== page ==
Shamwari experienced a hot and dry summer from the effects of El Nino and followed with a dry winter. A small amount of rain recently fell as spring is approaching us from the 1st September. It has created a wealth of intense colours as the grasslands have now turned into a welcoming green once again.
 
Grassland-colours-of-purple-and-yellow
 
Elephants-among-the-flowers-in-the-grassland
 
Shamwari is luckily enough to boast 6 incredible biomes of different vegetation types. As the increase of rain we should start seeing bursts of colour as the different wild flowers start appearing with the summer rains. I recently saw a beautiful red coloured flower up on the high grasslands, Tritoniopsis caffra. Which has sword like leaves and vibrant red asymmetrical flowers that begin in September through to December.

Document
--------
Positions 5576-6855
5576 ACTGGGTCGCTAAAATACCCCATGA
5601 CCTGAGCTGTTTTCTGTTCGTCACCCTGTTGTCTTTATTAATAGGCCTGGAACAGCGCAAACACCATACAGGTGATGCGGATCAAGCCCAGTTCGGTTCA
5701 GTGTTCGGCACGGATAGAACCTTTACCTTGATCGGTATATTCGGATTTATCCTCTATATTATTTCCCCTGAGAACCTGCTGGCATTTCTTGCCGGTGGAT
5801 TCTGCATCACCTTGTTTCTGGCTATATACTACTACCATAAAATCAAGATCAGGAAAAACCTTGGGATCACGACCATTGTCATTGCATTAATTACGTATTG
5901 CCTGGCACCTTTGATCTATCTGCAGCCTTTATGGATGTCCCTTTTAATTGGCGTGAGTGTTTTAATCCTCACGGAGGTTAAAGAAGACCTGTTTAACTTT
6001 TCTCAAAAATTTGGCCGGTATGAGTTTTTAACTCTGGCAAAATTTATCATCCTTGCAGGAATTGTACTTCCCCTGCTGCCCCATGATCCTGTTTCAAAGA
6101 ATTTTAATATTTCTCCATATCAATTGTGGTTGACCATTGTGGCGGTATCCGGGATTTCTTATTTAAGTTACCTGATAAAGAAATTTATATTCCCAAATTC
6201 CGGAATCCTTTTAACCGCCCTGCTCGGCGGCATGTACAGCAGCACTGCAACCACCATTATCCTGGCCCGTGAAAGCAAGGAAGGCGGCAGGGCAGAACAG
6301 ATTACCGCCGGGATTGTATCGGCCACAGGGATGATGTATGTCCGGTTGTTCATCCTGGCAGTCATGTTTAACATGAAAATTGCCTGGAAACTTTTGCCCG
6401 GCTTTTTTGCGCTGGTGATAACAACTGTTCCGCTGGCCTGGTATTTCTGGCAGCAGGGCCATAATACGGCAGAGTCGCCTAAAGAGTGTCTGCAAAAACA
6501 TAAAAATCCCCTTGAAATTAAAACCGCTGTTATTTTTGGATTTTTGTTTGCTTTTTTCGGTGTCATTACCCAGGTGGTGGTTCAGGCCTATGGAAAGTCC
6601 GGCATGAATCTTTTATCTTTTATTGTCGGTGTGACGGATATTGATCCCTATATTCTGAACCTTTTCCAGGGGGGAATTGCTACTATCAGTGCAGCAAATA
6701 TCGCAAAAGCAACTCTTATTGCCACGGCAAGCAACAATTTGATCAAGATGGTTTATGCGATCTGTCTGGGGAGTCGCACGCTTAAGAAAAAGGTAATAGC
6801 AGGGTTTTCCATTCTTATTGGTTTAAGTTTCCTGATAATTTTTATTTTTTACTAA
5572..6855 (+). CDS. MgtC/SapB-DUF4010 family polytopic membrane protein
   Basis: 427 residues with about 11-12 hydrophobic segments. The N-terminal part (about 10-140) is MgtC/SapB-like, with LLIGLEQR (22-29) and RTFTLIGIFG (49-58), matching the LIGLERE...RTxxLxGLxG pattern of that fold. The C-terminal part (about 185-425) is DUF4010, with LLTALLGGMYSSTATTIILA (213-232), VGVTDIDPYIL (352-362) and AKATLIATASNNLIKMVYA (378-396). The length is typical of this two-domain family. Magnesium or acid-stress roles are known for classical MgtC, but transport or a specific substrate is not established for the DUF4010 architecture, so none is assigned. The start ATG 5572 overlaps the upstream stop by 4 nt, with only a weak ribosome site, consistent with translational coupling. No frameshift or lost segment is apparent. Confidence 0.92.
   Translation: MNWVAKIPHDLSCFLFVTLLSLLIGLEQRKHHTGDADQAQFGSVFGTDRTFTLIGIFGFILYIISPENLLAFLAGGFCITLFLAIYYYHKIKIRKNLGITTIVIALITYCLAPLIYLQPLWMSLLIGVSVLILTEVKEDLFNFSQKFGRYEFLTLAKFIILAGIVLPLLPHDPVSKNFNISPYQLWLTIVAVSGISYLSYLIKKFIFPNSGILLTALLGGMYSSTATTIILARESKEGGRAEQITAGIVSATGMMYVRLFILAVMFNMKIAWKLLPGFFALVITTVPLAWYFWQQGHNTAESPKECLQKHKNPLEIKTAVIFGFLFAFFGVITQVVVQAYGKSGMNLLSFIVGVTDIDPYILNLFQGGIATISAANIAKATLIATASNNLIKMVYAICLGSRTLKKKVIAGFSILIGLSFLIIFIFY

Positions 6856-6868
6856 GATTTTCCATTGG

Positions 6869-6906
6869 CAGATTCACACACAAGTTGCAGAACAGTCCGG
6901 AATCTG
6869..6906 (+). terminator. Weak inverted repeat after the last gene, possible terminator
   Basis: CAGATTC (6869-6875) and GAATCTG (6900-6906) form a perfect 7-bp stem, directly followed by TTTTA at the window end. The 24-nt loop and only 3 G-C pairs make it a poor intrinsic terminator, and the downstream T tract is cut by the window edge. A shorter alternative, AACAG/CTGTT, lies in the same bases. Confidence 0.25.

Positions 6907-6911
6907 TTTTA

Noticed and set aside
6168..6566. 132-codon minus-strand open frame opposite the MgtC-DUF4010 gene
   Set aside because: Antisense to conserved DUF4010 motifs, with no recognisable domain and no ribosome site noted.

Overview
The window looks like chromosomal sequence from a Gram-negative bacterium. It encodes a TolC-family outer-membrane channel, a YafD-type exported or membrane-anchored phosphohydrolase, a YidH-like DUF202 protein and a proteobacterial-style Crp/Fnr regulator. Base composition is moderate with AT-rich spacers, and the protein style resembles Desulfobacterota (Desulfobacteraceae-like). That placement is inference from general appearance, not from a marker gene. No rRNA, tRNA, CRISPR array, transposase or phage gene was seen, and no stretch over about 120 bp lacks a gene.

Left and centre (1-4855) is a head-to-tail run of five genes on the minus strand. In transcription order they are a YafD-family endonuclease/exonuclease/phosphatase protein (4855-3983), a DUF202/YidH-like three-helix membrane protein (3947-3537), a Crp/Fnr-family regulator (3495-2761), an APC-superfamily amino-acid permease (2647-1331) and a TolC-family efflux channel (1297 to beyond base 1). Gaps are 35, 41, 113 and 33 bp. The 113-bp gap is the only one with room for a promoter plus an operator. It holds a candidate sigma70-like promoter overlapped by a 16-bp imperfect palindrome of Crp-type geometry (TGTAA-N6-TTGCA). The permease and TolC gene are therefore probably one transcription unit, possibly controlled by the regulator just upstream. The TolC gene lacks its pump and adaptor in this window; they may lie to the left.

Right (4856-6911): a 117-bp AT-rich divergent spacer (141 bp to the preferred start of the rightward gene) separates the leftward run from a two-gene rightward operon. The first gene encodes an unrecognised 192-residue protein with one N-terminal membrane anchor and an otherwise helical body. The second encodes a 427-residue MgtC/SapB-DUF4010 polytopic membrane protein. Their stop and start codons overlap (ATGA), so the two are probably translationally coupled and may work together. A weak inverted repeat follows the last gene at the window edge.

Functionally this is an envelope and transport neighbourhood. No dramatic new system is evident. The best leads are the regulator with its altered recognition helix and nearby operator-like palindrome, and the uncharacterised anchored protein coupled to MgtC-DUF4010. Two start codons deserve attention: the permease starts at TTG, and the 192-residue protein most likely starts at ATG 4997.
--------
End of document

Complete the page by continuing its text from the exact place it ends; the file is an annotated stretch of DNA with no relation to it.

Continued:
The low lying grasslands will change with carpets of colour from pink, purple or yellow due to the Aizoaceae (Ice Plant Family), Asteraceae (Daisy family) and Campanulaceae (Bellflower Family).
 
Moraea polystachya (Karoo Iris)
 
Tritoniopsis caffra
 
Syncarpha recurvata
 
Spring-Shamwari-Summer Rain
 
Romulea-rosea
 
The activity increases around the flower areas as birds and other small mammals are attracted by the many different pollinators such as bees, various insects, bats and some rodent species do their part in pollinating the flowers for the next generation of seeds to flower when the conditions are just right.
 
Malachite Sunbird on Aloe ferox(Bitter Aloe)
 
As I sat typing this, this morning I could hear the calls of a Burchell’s Coucal bird. Nicknamed the rain bird with its mellow hooting du-du-du-du call that is likened to water bubbling. It is often heard before, during and just after rain. We welcome spring and the splashes of colour from the many wild flowers that we can enjoy while out on game drive on Shamwari Game Reserve.